Prefetch algorithms known in the art commonly fall into one of two categories. The First category or group includes algorithms which are based on the identification of sequential streams of read requests. If the storage system is able to identify that the host is issuing requests for sequential streams it may assume that this kind of activity will be maintained for a while and, accordingly, calculate which additional portions of data are likely to be requested by the host within a short period of time, and may send these additional portions to the cache in advance. U.S. Pat. No. 5,682,500 to Vishlitzky, et al., describes a prefetch method that follows this approach.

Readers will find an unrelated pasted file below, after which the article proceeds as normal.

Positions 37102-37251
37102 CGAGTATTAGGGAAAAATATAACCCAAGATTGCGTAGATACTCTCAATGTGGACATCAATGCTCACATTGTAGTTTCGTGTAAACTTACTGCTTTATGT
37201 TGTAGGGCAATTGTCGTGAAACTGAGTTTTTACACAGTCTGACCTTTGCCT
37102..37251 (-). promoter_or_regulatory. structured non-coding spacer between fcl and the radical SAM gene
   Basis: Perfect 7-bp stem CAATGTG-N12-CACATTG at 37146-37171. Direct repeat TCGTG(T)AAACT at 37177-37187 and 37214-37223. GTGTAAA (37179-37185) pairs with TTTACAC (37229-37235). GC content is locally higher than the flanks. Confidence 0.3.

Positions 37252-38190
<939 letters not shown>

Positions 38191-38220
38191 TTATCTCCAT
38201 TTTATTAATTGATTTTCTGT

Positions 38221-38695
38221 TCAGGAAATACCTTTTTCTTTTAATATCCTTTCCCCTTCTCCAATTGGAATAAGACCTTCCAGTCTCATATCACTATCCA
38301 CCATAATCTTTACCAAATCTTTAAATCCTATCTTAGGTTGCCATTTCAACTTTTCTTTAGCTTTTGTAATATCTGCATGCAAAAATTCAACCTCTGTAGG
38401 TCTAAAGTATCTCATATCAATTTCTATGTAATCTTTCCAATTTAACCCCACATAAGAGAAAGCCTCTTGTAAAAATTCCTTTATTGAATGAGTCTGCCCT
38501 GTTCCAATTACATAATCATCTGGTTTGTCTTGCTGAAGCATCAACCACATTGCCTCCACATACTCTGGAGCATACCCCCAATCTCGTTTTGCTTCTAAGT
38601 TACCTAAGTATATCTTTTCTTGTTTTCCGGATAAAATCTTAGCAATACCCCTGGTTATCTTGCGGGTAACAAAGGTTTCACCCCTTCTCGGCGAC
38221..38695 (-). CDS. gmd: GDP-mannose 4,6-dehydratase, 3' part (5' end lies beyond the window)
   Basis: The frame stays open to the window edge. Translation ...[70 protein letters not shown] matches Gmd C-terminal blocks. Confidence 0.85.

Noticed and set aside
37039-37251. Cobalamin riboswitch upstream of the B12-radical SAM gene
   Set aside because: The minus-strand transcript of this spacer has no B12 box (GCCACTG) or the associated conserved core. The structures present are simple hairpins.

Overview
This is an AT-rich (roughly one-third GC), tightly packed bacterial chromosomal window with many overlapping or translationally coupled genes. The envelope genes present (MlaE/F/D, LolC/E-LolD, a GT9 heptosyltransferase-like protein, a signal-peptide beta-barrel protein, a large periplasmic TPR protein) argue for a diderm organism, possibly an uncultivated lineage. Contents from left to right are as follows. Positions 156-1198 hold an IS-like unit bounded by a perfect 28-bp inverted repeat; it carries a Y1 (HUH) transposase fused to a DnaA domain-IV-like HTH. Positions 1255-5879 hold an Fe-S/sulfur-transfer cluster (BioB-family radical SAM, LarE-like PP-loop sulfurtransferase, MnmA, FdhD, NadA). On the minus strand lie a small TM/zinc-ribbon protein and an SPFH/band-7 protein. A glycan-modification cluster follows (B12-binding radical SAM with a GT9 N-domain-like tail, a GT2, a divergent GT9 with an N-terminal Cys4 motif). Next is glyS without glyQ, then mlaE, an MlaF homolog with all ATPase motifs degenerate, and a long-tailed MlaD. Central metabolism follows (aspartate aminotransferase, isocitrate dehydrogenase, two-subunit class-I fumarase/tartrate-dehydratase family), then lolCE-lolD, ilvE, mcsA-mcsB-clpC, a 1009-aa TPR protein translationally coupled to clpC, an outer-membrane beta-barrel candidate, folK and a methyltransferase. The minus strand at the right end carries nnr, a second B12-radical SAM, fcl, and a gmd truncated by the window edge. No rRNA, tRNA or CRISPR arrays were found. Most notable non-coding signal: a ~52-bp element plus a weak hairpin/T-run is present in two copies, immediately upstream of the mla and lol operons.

A second group of prefetch algorithms includes algorithms which are based on the identification of “hot zones” in the system. A statistical analysis of recent activity in the system may show that a certain area, defined in advance as a potential “hot zone”, is being intensely addressed by the host, and consequently, a mechanism is triggered to bring into the cache all the data contained in that zone. The underlying assumption is that such data portions tend to be addressed in their totality, or in their majority, whenever they are addressed over a certain threshold of focused activity. U.S. Pat. No. 5,765,213 to Ofer, describes a prefetch method that follows an approach similar to this.